Ask for a Convertible (Hardcover)
Pantheon, 9780375424540, 320pp.
Publication Date: August 5, 2008
Other Editions of This Title:
Ask for a Convertible is a wonderfully assured debut that ponders what it means to be Israeli, to be American, or to be a little bit of both. In there connected stories, Danit Brown introduces Osnat Greenberg: a slightly fatalistic, darkly funny, and utterly winning heroine who is struggling to find her place in the world.
In the 1980s, Osnat moves with her American father and Israeli mother from Tel Aviv to Michigan. She's leaving behind security threats and a crazy grandmother, but entering a world where she seems doomed never to fit in. Her father hated absolutely everything about life in Israel; her mother hates absolutely everything about life in America.
Osnat's best friend and sort-of-boyfriend, Sanjay, Indian by birth, instructs her on the "arts" of assimilation; later, as Osnat moves into her twenties, a series of boyfriends all named Chris misguidedly attempt to instill her with holiday cheer. An Israeli soldier visiting the United States makes Osnat realize that it's time to face what she believes is her cowardly past. But it's her friend Harriet, an American who as a child practiced holding her breath just in case Nazis took over the Midwest, who somehow manages to show Osnat the meaning of home.
As the perspective shifts among the characters--spanning fifteen years, returning to Tel Aviv and then going back again to Michigan--Osnat tries (and often fails) to belong. Danit Brown gives is an irreverent portrait of a young woman for whom finding a foothold in the world is an obsession, a challenge, and a great adventure.
Praise For Ask for a Convertible: Stories…
Praise for Danit Brown’s Ask for a Convertible:
“Deadpan doesn’t come much better than this. Brown’s outsider-looking-in observations kill, while her characters’ emotional rootlessness infuses even dryly delivered punch lines with poignancy.” –The Washington Post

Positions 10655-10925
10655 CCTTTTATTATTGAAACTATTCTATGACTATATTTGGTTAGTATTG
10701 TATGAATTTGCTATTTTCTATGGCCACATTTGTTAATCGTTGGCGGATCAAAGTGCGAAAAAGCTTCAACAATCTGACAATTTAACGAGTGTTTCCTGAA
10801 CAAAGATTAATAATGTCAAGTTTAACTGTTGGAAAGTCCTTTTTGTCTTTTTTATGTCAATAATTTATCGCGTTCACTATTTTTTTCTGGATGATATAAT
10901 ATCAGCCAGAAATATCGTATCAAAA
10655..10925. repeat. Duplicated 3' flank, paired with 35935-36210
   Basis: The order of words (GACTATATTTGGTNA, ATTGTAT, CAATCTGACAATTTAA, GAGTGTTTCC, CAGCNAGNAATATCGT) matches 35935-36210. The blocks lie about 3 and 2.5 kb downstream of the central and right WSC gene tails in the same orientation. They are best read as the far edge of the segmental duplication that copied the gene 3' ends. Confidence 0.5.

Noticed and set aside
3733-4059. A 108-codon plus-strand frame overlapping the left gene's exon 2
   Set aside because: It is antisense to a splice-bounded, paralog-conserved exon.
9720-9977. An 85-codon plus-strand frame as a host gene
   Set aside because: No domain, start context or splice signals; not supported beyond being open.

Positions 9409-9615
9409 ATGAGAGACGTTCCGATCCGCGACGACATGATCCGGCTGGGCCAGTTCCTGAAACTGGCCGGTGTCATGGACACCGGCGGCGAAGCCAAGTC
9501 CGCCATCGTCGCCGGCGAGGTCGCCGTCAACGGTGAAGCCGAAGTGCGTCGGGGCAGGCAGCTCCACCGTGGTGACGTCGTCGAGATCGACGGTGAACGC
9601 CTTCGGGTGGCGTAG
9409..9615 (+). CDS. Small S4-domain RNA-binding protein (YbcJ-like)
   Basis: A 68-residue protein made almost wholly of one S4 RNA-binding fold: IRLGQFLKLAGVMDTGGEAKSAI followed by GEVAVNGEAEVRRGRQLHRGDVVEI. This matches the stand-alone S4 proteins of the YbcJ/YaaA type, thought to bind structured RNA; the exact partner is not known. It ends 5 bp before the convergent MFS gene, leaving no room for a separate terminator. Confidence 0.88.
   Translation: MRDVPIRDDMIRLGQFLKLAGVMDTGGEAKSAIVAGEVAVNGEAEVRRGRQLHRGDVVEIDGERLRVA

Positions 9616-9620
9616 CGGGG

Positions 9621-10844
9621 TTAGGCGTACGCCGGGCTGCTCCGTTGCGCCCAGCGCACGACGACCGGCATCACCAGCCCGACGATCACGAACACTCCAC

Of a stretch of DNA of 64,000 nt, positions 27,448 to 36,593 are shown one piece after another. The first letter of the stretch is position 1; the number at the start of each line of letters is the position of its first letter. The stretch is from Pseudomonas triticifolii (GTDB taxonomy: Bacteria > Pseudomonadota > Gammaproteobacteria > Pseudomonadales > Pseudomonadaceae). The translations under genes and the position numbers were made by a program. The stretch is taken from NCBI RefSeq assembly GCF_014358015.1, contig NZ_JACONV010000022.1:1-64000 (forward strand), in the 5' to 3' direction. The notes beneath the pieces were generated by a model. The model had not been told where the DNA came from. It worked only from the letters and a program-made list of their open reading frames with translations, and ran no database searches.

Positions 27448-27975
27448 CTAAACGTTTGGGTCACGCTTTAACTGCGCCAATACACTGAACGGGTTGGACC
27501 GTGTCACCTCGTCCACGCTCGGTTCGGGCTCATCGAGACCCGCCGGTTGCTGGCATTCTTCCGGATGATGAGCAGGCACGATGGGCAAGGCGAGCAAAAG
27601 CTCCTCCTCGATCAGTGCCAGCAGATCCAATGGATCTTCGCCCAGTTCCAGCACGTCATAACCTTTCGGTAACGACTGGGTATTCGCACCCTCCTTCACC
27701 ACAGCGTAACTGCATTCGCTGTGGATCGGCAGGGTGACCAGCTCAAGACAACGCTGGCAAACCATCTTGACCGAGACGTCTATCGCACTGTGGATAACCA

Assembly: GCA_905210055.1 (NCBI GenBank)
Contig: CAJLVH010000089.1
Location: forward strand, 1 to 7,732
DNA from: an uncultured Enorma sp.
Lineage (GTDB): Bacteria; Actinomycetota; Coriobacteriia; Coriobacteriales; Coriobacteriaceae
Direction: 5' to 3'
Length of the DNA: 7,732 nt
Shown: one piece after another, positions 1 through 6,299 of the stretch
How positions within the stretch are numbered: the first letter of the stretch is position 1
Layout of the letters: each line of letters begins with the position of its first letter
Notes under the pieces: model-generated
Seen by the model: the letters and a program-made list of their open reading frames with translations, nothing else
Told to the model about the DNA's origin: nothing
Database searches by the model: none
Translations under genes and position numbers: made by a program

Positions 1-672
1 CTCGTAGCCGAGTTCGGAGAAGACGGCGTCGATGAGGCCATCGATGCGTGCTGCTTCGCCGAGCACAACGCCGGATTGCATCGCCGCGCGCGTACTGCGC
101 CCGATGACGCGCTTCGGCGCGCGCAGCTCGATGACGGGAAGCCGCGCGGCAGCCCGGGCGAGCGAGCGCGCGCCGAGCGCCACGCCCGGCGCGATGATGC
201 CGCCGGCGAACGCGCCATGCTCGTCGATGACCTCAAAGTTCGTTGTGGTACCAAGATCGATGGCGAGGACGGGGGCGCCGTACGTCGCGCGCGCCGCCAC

“Absorbing. . . . These sensitive (and often hilarious) stories ask what it means to be loyal to a place, and to a people, and what it says about you if you choose to defect. . . . Brown is wonderfully attuned to what’s special and strange about this particular pool of immigrants.” –The L Magazine (New York)
“A good read. Its characters are vivid and unforgettable. It’s a search for identity and a search for home. It’s about what we’re willing to sacrifice for those we love. . . . It’s a story we all can relate to, Jewish or not.” –Palm Beach Post
“Ask for a Convertible is all its title suggests–a dizzyingly delicious read, with the wind flying past and the road ahead promising a life of possibility and change. . . . Everyone should read this book.” –Hannah Tinti, author of Animal Crackers
“An unusual and striking book. . . . There is never a dearth of humor in this lively collection of fascinating stories.” –Deseret News (Salt Lake City)
“Thoughtful, provocative, funny and self-assured, Danit Brown is a welcome new voice on the Jewish literary scene.” –Chicago Jewish Star
“It is to be hoped that we will hear more from this promising author who has the potential to bring slightly off-beat characters to life and who understands something about family dynamics and (at least one small slice of) the American Jewish experience.” –Jewish Book World
“Lighthearted. . . . A journey full of cultural clashes and plenty of laughs.” –Star Magazine
“Anyone interested in the question of Jewish identity . . . will eat up Ask for a Convertible. . . . Brown’s unique take on Jewish-American life has already drawn comparisons with the early work of Philip Roth . . . as she deals with similar cross-cultural tensions and idiosyncrasies in her work. . . . Brown’s stories are about the search for individual and collective identity, or rather, how they both work together and compete against each other. It’s in that struggle that the author finds her most profound themes with which readers will most identify.” –Berkshire Jewish Voice
“At once openhearted and close-minded, Brown’s characters often offend one another when they collide, and their stories capture the awkwardness of both coming to America and coming-of-age.” –Publishers Weekly
“Keen on the Jewish scene in Israel and America, Brown is a writer to savor. . . . [She] deftly portrays characters and situations that involve struggling with borders: coming of age, romantic entanglements, family feuds and frustrations, religion, secularism, and defining home.” –Library Journal
“An uncomfortably funny but never boring debut.” –Kirkus Reviews
“Both funny and poignant, these stories communicate a subtle wisdom about what is important in life.” –School Library Journal
“Ask for a Convertible has the hilarious wit of Lorrie Moore, the poignant weight of assimilation as seen in Gish Jen, and will undoubtedly – and in all of the best ways – recall the early work of Philip Roth. However Danit Brown pushes into new terrain and claims this hybrid land as her own. These intimate stories pack a powerful punch while introducing an important new voice in the ongoing literary discussion about what makes us who we are. A brilliant debut!” –Julianna Baggott, author of Which Brings Me to You (co-written with Steve Almond) and Girl Talk
“Danit Brown’s stories are whole worlds, so alive with detail that reading them is a visceral, sensory experience. When you dive into this book you just don’t want to stop reading to come up for air.” –Thisbe Nissen, author of The Good People of New York and Osprey Island